Com­fort for meat eaters?

Friday - - Living Health -

into car­cino­gens. Red meat is red be­cause of a pro­tein, myo­globin, and the haemoglobin of blood. Th­ese con­tain ‘heme iron’, which, when ox­i­dised by heat, be­comes toxic. Th­ese have been shown to dam­age the cells of the di­ges­tive tract wall, but it isn’t proved that those cells then be­come ma­lig­nant: tu­mour-form­ing.

Another is­sue is het­e­ro­cyclic amines – toxic sub­stances pro­duced when you cook meat – but th­ese are pro­duced when you cook white meat like chicken, too.

Pro­cessed meat is on the dan­ger list be­cause of the com­pounds that come from the salts that are cru­cial in the cur­ing process: the ni­trates and ni­trites. Cooked and pass­ing through the di­ges­tive sys­tem, th­ese turn into a com­pound that is cer­tainly can­cer-form­ing – and this is also present in peo­ple who eat a lot of red meat. The risk fac­tors for those who eat a lot of pro­cessed meat are slightly higher in the sur­veys than they are for peo­ple who eat mainly red meat. But, again, there are wor­ry­ing holes in the re­search. The Span­ish eat twice as much cured meat as peo­ple in Bri­tain, but col­orec­tal can­cer rates there are no higher.

So the search for a cul­prit goes on – with a new idea emerg­ing in the med­i­cal press reg­u­larly. This year the in­ter­est is in car­ni­tine, a harm­less sub­stance in meat of­ten added to en­ergy drinks. US re­searchers an­nounced in April that they be­lieved car­ni­tine was act­ing as a fuel for mi­crobes that pro­duce a com­pound that causes a build-up of plaque in the ar­ter­ies. This throws a new light not on col­orec­tal can­cer but the old the­sis about meat and its role in heart disease.

For the meat eater, only one happy re­sult has emerged from all th­ese in­ves­ti­ga­tions. Re­searchers in China have been fas­ci­nated by the ef­fects of a new meat-heavy diet on peo­ple who tra­di­tion­ally ate very lit­tle. The av­er­age I am a de­voted eater of meats – white, red and pro­cessed. If I go to Spain, I take an ex­tra-large suit­case, stuff­ing it with cured meats on the jour­ney home. And I don’t want to stop. So I turned for sup­port to Pro­fes­sor David Colquhoun, a col­lec­tor of du­bi­ous and con­tra­dic­tory re­search that he ex­poses on his pop­u­lar blog, Im­prob­a­ble Sci­ence. (He is also an em­i­nent phar­ma­col­o­gist at Univer­sity Col­lege, Lon­don.) Colquhoun’s view is that while there are risks ex­posed by some of the long-term stud­ies of diet and red and pro­cessed meat, they are too small to get wound up about.

The big­gest study of all, the Euro­pean Prospec­tive In­ves­ti­ga­tion into Can­cer and Nu­tri­tion, fol­lowed 450,000 peo­ple in 10 coun­tries for 12 years. It con­cluded that there was a “mod­er­ate pos­i­tive as­so­ci­a­tion” be­tween pro­cessed meat con­sump­tion and mor­tal­ity.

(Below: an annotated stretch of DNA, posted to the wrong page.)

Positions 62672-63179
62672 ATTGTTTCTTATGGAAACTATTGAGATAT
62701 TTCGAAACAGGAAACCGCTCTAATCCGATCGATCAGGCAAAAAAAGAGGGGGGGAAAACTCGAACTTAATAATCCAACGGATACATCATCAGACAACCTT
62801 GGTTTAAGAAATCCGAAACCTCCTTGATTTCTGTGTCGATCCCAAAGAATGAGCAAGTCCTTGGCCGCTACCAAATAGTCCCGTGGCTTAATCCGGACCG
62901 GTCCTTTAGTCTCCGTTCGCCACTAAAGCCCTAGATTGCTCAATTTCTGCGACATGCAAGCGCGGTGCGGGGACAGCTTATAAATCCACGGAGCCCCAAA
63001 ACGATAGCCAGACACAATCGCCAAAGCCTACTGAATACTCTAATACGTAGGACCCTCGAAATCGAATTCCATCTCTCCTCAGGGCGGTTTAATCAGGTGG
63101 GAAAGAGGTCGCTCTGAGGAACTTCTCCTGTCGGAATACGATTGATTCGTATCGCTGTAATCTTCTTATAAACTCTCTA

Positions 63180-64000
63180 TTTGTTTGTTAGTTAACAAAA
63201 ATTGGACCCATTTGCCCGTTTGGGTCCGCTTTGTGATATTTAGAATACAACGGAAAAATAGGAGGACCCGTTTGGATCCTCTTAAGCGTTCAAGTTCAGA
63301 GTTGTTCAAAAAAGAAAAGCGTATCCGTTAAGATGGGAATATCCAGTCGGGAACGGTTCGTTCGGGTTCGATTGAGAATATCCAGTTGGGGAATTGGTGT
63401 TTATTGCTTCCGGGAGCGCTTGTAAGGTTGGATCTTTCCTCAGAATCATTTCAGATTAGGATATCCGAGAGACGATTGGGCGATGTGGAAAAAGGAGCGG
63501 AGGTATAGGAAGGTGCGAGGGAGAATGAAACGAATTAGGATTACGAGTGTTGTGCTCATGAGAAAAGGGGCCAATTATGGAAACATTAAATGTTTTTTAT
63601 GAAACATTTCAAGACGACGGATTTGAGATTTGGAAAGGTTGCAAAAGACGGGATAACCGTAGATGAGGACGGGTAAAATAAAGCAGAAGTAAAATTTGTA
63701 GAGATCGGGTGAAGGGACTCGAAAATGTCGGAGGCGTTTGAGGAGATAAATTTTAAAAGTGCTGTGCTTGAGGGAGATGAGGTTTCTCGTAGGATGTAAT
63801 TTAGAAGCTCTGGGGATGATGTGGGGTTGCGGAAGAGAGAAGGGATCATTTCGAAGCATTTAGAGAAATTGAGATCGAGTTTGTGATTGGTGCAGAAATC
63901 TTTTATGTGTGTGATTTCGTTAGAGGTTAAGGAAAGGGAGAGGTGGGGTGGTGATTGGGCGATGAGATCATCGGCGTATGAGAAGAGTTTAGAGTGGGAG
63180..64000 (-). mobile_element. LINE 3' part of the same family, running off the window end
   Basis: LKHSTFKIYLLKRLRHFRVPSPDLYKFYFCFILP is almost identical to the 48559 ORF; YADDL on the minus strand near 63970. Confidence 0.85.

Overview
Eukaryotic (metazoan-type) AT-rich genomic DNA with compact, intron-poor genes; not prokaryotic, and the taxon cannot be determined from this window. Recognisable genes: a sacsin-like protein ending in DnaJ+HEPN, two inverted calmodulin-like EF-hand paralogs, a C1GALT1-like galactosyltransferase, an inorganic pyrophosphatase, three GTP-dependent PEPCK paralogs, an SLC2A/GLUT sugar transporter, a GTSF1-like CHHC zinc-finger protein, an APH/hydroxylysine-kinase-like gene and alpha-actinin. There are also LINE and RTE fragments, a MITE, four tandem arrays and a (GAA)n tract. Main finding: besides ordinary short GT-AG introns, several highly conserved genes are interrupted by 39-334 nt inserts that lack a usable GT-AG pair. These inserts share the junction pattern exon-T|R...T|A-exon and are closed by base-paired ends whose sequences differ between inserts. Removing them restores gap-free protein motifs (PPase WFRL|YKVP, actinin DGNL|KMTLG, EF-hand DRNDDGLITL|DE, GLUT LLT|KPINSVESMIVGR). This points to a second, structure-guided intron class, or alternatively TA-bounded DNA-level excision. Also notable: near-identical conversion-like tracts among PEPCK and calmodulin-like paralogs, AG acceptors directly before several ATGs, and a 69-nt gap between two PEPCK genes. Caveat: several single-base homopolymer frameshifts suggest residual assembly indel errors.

But that risk was about one 20th of the risk of smok­ing caus­ing can­cer and so small that you could not, Colquhoun says, ad­e­quately al­low for all the other fac­tors that might blur the re­sults – and those re­sults don’t jus­tify the risk warn­ings. Even if the stud­ies did prove a causal re­la­tion­ship be­tween meat and can­cer, they mean that eat­ing a ham­burger a day short­ens your life ex­pectancy from 80 to 79 years. “Sounds rather small,” com­ments Colquhoun.

“The prob­lem is that it’s hard be­ing an epi­demi­ol­o­gist,” Colquhoun said to me af­ter the car­ni­tine re­search came out. “Com­pe­ti­tion for fund­ing is an in­cen­tive to ex­ag­ger­ate. Peo­ple don’t like pa­pers that don’t come to any solid con­clu­sion – and some sci­en­tists like to get me­dia at­ten­tion.”

Colquhoun’s scep­ti­cism was com­fort­ing. But it did not let me off the hook. There are a host of very good rea­sons to cut out meat eat­ing, as I found while re­search­ing my new book on cheap meat, which was sparked by the UK’s horse­meat scan­dal in Jan­uary. Mod­ern live­stock farm­ing and de­mand for ever-cheaper meat is madly ex­pen­sive on re­sources. It brings huge threats to the en­vi­ron­ment and an ap­palling cost in an­i­mal suf­fer­ing.

But then, as I con­tem­plated a veg­e­tar­ian fu­ture, I was saved by a star­tling piece of re­search done in my own kitchen. I charted one week’s meat con­sump­tion among our fam­ily of four and found that, al­though we ate some meat ev­ery day, in to­tal we ate very lit­tle. A spaghetti Bolog­nese for four of us, with some left­overs, used just 200g of meat, get­ting us into the Har­vard School of Pub­lic Health’s safety zone. And, tak­ing that week’s an­i­mal pro­tein eat­ing and mul­ti­ply­ing by 52, I found we were eat­ing just 25kg of meat a year.

But th­ese are the con­so­la­tions of a wor­ried, middleclass foodie. My diet is not rep­re­sen­ta­tive. To get within the pa­ram­e­ters that the Har­vard School of Pub­lic Health study says will re­duce the disease risks to lev­els near those that veg­e­tar­i­ans en­joy, we need to re­duce our con­sump­tion of the risky meats to just 350g a week – just a cou­ple of sausages and one steak. Or go meat-free two days a week. The great meat feast is over. Alex Ren­ton is the au­thor of Planet Car­ni­vore - Why Cheap Meat Costs the Earth, avail­able on Ama­zon.

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